A little over a year ago I made plans to return to Mission Bend’s most prominent Flea Market, Mercado 6! Well, I was finally was able to head back and get some photos of the interior of this former Kmart. Now masquerading as a flea market, store 4884 as it was formerly known was mostly built during 1992 opening in early 1993. At 110,000 Square Feet it was a notably larger Kmart store. Its size puts it on par with a standard Wal-Mart of the time. This was at a time when most Americans knew Kmart for having smaller and older stores compared to competitors. This new store was a state of the art location with a K-Cafe/Little Caesars, Pharmacy, and possibly an Auto Center. Along with an expanded selection of its basic fare (clothing, home goods, etc..) It also featured Pantry Items, which including some basic grocery, expanded cleaning supplies, and an expanded pharmacy selection.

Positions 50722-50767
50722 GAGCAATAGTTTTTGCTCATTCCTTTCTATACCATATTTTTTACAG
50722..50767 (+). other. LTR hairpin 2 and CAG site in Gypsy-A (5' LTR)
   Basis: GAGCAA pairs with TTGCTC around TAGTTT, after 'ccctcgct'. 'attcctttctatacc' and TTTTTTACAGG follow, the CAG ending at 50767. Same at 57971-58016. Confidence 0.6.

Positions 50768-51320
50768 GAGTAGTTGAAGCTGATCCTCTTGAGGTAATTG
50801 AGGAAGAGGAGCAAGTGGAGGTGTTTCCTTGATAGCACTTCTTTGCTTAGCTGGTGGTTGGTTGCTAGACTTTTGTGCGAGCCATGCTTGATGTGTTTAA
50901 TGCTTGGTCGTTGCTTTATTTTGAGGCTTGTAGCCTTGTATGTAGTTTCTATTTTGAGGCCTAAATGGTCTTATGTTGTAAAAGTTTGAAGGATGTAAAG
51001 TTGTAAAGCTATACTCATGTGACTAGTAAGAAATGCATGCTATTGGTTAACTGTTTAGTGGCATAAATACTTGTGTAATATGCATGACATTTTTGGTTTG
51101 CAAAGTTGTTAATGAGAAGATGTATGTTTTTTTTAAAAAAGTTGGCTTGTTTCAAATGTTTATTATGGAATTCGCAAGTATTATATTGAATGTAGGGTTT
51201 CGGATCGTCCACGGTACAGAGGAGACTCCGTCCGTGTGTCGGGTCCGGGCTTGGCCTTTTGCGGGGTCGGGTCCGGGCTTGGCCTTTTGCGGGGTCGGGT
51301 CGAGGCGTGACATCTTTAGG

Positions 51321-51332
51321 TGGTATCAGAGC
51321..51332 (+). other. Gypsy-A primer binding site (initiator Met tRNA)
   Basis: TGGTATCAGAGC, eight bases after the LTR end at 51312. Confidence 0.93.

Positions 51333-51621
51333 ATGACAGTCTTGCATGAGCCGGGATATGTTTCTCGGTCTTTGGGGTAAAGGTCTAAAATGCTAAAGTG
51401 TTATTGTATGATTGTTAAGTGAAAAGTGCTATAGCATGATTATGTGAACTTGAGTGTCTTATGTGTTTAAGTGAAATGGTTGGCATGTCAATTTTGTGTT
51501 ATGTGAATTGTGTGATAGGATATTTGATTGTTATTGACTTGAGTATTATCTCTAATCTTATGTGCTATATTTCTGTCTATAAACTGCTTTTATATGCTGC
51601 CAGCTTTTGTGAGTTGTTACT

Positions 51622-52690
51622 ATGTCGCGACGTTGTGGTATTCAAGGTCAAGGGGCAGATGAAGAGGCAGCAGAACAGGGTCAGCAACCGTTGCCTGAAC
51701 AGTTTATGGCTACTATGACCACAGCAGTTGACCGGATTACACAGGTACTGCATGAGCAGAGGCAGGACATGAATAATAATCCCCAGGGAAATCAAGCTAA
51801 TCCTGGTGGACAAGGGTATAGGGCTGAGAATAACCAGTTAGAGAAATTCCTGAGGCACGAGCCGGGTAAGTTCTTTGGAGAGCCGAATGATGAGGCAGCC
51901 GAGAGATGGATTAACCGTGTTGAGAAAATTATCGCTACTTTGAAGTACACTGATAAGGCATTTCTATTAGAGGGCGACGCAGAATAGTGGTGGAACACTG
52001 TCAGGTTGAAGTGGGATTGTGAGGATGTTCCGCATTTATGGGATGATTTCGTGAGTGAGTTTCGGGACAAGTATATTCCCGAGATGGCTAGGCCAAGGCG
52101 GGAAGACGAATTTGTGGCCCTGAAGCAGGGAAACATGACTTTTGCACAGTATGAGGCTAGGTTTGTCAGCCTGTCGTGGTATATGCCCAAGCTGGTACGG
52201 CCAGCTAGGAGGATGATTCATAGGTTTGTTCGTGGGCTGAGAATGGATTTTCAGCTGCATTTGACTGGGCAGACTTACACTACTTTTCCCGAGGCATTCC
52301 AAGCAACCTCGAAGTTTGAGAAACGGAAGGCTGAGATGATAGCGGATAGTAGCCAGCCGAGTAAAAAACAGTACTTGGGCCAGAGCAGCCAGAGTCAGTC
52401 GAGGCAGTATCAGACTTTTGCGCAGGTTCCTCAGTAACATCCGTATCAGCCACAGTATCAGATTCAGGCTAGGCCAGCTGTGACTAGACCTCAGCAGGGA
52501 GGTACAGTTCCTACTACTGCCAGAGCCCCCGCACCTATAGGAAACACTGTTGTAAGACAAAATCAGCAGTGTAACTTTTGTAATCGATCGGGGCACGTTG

The size and extra features planned for the Epmenada Kmart where due to a nearby competition. Walmart which was located at 14550 Beechnut (right at the intersection with Highway 6) opened in 1985. This location was a standard to smaller mid 80s suburban store. There was also a Target at Bellaire and Highway 6, which had also recently opened in 1985. At the time, not many peopled lived off of Highway 6, except for a prominent new housing development located on the west side of the highway, named Mission Bend. Built mostly as housing for employees of the new Shell Research complex it was on the other side of Alief Clodine and the railroad (now Westpark Tollway). It easily dwarfed any other housing project in the area, and the houses were built to “luxurious 1980’s standards”. Walmart and Target would continue unabated, without any serious competition in the area until Kmart announced their store. The location would put Kmart literally halfway between the competitors and directly across from Mission Bend. This threat would push Walmart which was just above 90,0oo Square Feet, to plan an expansion to put their store above 130,000 square feet. Walmart would add an auto center, snack bar, and expand their selling floor considerably.